For past some time I have been working on numerous “Enterprise” application. What I noticed that most of them have same bunch of problems. In majority of cases you have some data and bunch of rules to be applied on the data. When I explored this a bit I came to a list of features that I will like to have in a business management framework. Here is the initial list I came up
– Define data easily. By “easily” I mean that a Business user should be able to define data (preferably visually) or modify existing data.
– Pull data from various sources and define a collective business object.
– Define rules with a drag and drop interface.
– Define workflows.
– Define presentation of data.
– Package bunch of features as components and mix components to create applications (SCA)
– Allow individual applications to be stored on separate nodes (hardware) so that you can scale individual applications depending on demand.At the same time whole application should be available to user in a single interface, seamlessly.
– Incremental development of applications and components.
Since I had some free time today, I decided to start writing a framework which meets above requirements. The framework is called Krivah and is based on clojure. The code repo is available at https://github.com/vivekkhurana/krivah . Please note, at the time of writing this post, Krivah is pre-pre-alpha!. The code is for developers only. (not for faint hearted! )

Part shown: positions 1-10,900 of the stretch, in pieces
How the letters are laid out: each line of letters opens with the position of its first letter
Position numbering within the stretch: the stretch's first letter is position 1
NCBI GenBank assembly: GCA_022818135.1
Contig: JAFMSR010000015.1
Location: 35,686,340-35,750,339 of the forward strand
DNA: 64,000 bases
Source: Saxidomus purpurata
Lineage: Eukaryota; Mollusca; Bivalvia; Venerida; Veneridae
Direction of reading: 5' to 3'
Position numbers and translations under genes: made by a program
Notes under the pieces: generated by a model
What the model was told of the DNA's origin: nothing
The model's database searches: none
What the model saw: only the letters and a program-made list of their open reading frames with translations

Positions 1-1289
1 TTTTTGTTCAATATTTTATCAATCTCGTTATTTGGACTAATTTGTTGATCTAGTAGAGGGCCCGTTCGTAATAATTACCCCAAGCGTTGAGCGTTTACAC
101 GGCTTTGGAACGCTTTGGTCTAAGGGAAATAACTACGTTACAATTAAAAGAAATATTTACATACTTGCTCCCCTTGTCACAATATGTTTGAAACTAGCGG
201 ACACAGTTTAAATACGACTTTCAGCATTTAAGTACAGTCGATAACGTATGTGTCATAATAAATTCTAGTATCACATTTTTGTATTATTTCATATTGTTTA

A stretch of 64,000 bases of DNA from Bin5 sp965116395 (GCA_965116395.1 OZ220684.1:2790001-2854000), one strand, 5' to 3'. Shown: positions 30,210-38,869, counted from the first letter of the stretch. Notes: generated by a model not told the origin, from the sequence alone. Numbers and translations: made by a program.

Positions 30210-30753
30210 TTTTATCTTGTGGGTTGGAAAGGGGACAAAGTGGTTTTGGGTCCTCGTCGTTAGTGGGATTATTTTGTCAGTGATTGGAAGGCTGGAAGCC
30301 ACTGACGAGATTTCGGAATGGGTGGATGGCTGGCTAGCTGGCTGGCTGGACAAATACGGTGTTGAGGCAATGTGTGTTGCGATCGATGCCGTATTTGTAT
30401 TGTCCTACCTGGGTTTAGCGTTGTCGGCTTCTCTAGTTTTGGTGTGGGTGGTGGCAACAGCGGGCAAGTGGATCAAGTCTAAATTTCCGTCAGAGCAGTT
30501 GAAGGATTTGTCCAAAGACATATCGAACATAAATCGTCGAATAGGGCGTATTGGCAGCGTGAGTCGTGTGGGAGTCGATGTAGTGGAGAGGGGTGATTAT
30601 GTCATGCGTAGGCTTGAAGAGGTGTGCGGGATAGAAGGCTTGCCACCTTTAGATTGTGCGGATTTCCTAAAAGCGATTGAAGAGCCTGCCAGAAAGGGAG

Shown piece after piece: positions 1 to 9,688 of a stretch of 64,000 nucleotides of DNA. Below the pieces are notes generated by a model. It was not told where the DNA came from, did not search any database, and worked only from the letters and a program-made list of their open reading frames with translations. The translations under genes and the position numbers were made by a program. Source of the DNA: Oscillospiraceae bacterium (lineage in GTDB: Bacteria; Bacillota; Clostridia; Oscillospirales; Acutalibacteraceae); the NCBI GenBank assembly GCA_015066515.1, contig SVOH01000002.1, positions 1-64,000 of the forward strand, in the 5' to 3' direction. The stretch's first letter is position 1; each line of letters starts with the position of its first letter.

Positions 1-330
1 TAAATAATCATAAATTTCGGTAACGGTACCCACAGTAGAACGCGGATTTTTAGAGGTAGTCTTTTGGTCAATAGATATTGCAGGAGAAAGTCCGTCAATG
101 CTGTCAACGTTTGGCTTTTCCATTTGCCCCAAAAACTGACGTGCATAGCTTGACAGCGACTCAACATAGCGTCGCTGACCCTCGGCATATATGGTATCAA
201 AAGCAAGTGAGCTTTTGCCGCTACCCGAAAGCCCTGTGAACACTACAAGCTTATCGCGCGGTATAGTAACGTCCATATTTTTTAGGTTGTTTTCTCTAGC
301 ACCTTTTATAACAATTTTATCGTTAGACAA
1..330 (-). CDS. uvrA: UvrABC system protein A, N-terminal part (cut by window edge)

Right now nothing special is working. Just a basic entity framework for defining entities. Current code supports only NoSQL and is based on MongoDB. But support for other database is coming soon.
Clojure is a dialect of lisp that runs in JVM or .Net CLR. Lisp is a language that I find most suitable for business applications. The ability to treat code as data is a blessing for defining business rules. One can use older program source code and pass it to new function, making wrapping functions and extending functions a breeze.
What Krivah is not?
Krivah is not a generic framework. It is focused on business applications and workflow based applications to be precise. So you cannot expect to see Krivah used to build a social networking site. But expect things like inventory management, production planning etc.
To cut down on speculations, I am not trying to build SAP or anything similar. I dont think, this framework will be used by anyone beyond SME.
What is in the name?
Krivah (pronounced Kree-waah) is formed by joining two Sanskrit words Kree meaning work and Vaha meaning flow. Since one of the main focus on this framework will be business workflow, joining Kree and Vaha will mean workflow.
Why announcement in pre-pre-alpha ?
Its Friday night here in India and I have whole weekend. I think by Monday morning I should be able to finish couple of task and by sometime mid-next week have something usable by end-user. Since the project is going to be open source, the sooner you release the project, the better it is.
So stay tuned for more updates…